Hope or Vision
Rolf Goellnitz, Huntington Beach, L.A.
Kris Scholz studied at the Art Academy Düsseldorf. Today he is working as an artist and is teaching as a Professor for Fine Art Photography at the University for Applied Sciences in Darmstadt. His work has been presented in numerous exhibitions in Germany and abroad and is documented in many publications. (more details also under www.krisscholz.com)
The exhibition “Hope or Vision – Landscape Designs 1990 – 2010” in the Kunstverein Siegburg assembles works of the last 20 years. Large format photographs (up to 6 x 9’) show landscape designs, which Scholz created during several trips to Brazil, South Africa, Namibia, India, Mozambique, Italy, Germany, Spain, Austria, Swiss and France.
While Scholz in his early work preferred to get as close as possible to an objective reproduction of reality, his work is now dominated by a visual language, which is giving priority to the subjectivity of the observer and the observation and is documenting a process, which intends to liberate the image from the nimbus of showing reality.
As the physiologist and physicist Herman von Helmholz is writing already 1850: “The sensory perceptions as the eye receives them from a colourful surface are signs for our consciousness, whose meaning to be understood is left to our mind” – then today Scholz is interested in the questions, how do sensory impressions make it into the head, how do we define reality and how do we examine their truthfulness?
One work cycle of the images shown in the Pumpwerk has been created based on paper negatives. This material, which is sensitive to other wave lengths of light then the human eye, is showing in Black & White dramatically appearing results, which normally withdraw themselves from our perception and with that from our reality. Another picture (from 1991) is showing a large panorama of a seascape in Normandy. The scene looks like a model backdrop on which toy tractors have been left carelessly. The irritation is perfect, learned standards are made nonsense of.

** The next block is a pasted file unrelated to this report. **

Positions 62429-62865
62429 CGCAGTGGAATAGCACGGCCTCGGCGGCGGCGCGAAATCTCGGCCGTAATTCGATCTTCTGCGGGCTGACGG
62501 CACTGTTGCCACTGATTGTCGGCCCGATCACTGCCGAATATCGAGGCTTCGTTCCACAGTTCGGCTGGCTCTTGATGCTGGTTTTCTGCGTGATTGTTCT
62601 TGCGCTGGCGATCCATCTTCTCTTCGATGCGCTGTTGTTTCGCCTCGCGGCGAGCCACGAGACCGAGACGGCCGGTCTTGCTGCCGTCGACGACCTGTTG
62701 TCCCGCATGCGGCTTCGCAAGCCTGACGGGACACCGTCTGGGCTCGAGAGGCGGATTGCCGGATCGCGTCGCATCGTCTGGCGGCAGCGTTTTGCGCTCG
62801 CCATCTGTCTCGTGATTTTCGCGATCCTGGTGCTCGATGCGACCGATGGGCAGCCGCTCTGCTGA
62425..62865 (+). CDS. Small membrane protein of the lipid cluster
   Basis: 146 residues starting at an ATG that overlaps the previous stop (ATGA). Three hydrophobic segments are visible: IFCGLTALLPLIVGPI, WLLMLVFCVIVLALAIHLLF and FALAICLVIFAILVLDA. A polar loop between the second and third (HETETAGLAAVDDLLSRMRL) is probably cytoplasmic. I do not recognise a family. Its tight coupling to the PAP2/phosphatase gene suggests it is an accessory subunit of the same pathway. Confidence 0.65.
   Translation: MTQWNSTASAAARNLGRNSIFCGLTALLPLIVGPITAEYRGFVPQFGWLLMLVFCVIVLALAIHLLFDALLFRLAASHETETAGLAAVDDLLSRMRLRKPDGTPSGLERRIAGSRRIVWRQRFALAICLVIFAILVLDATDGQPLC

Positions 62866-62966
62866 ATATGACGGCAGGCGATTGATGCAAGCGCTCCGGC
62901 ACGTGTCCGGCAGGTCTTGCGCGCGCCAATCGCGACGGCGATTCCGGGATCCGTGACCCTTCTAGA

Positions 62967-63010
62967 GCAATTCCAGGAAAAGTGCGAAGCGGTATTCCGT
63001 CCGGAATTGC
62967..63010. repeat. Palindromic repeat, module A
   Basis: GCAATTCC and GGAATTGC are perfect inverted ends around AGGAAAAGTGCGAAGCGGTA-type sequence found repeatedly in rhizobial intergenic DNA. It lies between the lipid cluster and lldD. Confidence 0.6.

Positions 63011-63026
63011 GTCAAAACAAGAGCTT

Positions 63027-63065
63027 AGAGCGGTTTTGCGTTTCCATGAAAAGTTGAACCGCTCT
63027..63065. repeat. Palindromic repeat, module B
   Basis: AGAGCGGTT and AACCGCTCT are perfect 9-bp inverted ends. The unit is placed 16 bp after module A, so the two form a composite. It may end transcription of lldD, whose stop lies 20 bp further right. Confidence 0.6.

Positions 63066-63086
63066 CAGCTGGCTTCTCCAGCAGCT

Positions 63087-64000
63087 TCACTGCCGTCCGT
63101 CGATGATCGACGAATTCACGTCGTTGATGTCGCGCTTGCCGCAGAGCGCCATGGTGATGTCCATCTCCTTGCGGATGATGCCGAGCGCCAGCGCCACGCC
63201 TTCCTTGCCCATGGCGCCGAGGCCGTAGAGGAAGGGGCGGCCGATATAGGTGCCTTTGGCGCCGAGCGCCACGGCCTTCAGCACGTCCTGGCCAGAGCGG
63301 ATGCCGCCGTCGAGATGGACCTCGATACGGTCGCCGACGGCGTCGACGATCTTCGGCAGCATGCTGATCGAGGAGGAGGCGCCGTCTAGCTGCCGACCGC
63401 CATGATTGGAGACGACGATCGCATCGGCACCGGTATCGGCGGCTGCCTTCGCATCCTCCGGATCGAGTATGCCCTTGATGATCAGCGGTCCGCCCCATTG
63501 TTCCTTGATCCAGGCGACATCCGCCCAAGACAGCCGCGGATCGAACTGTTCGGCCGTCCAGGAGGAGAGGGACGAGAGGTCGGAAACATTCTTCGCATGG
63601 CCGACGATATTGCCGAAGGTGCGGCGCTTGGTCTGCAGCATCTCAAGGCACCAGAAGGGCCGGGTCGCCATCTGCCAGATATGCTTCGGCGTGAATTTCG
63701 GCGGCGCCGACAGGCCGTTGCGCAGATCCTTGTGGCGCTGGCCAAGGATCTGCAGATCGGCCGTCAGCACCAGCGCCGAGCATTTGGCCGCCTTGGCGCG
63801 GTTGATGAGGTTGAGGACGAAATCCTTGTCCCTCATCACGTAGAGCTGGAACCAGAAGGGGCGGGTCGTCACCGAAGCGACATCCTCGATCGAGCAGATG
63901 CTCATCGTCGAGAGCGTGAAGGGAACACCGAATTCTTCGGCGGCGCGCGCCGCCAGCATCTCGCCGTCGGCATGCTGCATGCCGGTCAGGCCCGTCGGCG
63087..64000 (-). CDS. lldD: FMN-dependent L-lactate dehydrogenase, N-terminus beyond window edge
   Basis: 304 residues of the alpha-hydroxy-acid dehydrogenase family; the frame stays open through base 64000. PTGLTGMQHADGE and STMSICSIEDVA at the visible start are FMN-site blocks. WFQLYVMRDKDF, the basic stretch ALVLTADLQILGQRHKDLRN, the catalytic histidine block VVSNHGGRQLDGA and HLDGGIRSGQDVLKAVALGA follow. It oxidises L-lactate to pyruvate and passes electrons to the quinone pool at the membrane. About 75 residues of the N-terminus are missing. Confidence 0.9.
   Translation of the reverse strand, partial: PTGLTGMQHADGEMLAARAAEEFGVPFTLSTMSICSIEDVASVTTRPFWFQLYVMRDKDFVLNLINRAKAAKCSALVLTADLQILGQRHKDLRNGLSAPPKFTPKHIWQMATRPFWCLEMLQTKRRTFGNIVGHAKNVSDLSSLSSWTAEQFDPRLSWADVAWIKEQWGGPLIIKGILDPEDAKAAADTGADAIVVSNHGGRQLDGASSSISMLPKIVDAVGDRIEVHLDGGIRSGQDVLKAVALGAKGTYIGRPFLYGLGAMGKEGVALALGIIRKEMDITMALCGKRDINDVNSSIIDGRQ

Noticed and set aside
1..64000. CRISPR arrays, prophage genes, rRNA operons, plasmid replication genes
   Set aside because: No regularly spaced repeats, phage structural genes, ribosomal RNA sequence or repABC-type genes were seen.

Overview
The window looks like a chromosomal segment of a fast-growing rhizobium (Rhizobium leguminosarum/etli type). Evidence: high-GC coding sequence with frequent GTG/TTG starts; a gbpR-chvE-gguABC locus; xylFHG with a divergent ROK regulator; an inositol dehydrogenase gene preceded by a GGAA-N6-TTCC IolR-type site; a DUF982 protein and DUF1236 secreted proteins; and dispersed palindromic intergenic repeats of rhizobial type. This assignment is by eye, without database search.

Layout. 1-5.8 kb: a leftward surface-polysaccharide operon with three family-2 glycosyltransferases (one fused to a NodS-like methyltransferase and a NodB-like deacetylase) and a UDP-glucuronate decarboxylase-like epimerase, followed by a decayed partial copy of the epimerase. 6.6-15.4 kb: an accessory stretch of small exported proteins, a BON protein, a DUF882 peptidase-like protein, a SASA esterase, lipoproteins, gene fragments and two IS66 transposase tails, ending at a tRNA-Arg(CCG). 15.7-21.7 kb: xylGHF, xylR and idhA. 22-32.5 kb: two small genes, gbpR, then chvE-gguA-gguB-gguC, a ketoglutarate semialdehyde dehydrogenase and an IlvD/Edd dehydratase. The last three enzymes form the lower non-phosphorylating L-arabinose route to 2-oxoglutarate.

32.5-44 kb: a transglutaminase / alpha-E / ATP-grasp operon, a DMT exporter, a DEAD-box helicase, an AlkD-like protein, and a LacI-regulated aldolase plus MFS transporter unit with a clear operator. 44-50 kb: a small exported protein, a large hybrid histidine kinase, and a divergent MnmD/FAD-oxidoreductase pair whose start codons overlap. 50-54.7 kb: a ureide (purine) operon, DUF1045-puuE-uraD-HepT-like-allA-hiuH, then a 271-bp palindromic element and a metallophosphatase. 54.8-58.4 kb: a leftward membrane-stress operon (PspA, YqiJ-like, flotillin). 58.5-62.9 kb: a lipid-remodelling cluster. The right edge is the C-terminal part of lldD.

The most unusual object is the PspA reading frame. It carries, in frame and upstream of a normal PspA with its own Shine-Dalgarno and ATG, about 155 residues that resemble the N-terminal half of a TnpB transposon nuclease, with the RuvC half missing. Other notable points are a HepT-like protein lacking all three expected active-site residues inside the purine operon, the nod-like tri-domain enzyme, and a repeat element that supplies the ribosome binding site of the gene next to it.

In Scholz latest work, which is represented with seven pieces in Siegburg and in which he almost symbolically involves the beholder, the observer is so to speak looking the person in the image over his / her shoulder – believes to see, what that person might just see and gets access to the outside by putting himself in that person’s shoes.
A method, which we know from Romanticism and which is preferably associated with Caspar David Friedrich’ s “Monk on the shore side” and his “ Back Images” and which is been newly interpreted here and put into a changed context of perception by Kris Scholz.
“I’m not interested in documenting reality, I discuss premonition and longing, show landscapes which look peculiar unreal or fantastic, far apart laying situations, which irritate the recipient, leave him doubting the meaning of reality and as a consequence challenge him to check the own pictures of imagination.” One might definitely say that Scholz offers in his landscape designs, to use reflection and interpretation of the outside landscape as a tool to show the own inner world and vice verso and requests the beholder to define his own position.